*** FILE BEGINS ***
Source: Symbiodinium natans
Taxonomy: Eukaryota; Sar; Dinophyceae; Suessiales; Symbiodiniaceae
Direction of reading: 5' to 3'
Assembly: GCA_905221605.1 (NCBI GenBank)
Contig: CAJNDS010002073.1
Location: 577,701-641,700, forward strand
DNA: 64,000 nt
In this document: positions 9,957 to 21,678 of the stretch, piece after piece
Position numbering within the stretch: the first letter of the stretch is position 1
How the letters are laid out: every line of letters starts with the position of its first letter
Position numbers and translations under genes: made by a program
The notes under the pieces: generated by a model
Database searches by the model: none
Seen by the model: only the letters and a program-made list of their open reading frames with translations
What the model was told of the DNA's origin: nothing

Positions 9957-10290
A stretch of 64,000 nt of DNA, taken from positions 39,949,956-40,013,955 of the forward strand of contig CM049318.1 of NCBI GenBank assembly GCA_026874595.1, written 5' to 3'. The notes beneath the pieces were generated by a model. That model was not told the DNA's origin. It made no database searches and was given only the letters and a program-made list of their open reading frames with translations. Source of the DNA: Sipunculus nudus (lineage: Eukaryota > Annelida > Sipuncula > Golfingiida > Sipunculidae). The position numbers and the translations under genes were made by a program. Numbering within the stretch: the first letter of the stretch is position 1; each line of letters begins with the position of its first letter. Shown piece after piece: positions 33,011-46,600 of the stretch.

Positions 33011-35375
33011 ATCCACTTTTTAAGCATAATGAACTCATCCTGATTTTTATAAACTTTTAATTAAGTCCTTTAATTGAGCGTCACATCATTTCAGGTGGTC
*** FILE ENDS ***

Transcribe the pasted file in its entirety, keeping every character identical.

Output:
Source: Symbiodinium natans
Taxonomy: Eukaryota; Sar; Dinophyceae; Suessiales; Symbiodiniaceae
Direction of reading: 5' to 3'
Assembly: GCA_905221605.1 (NCBI GenBank)
Contig: CAJNDS010002073.1
Location: 577,701-641,700, forward strand
DNA: 64,000 nt
In this document: positions 9,957 to 21,678 of the stretch, piece after piece
Position numbering within the stretch: the first letter of the stretch is position 1
How the letters are laid out: every line of letters starts with the position of its first letter
Position numbers and translations under genes: made by a program
The notes under the pieces: generated by a model
Database searches by the model: none
Seen by the model: only the letters and a program-made list of their open reading frames with translations
What the model was told of the DNA's origin: nothing

Positions 9957-10290
A stretch of 64,000 nt of DNA, taken from positions 39,949,956-40,013,955 of the forward strand of contig CM049318.1 of NCBI GenBank assembly GCA_026874595.1, written 5' to 3'. The notes beneath the pieces were generated by a model. That model was not told the DNA's origin. It made no database searches and was given only the letters and a program-made list of their open reading frames with translations. Source of the DNA: Sipunculus nudus (lineage: Eukaryota > Annelida > Sipuncula > Golfingiida > Sipunculidae). The position numbers and the translations under genes were made by a program. Numbering within the stretch: the first letter of the stretch is position 1; each line of letters begins with the position of its first letter. Shown piece after piece: positions 33,011-46,600 of the stretch.

Positions 33011-35375
33011 ATCCACTTTTTAAGCATAATGAACTCATCCTGATTTTTATAAACTTTTAATTAAGTCCTTTAATTGAGCGTCACATCATTTCAGGTGGTC